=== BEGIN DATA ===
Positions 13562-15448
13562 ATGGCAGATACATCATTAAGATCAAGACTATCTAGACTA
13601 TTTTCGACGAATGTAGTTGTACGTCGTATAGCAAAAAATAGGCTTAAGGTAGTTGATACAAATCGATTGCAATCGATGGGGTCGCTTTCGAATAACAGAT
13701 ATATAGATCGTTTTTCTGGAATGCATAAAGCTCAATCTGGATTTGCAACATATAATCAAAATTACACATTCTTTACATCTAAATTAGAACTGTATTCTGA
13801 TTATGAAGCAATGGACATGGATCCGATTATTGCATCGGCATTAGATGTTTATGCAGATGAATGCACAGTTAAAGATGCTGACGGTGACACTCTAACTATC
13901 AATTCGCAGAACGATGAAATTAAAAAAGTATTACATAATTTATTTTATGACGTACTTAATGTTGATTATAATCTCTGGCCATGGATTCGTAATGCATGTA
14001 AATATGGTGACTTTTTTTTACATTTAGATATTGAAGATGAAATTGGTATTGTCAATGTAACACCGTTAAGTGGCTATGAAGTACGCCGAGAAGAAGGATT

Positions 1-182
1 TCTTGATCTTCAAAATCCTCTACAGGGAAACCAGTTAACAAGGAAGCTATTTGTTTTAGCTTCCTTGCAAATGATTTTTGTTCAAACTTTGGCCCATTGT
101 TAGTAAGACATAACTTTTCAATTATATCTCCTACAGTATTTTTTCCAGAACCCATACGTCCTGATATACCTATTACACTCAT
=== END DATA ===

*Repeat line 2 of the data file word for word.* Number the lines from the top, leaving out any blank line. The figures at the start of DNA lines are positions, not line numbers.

13562 ATGGCAGATACATCATTAAGATCAAGACTATCTAGACTA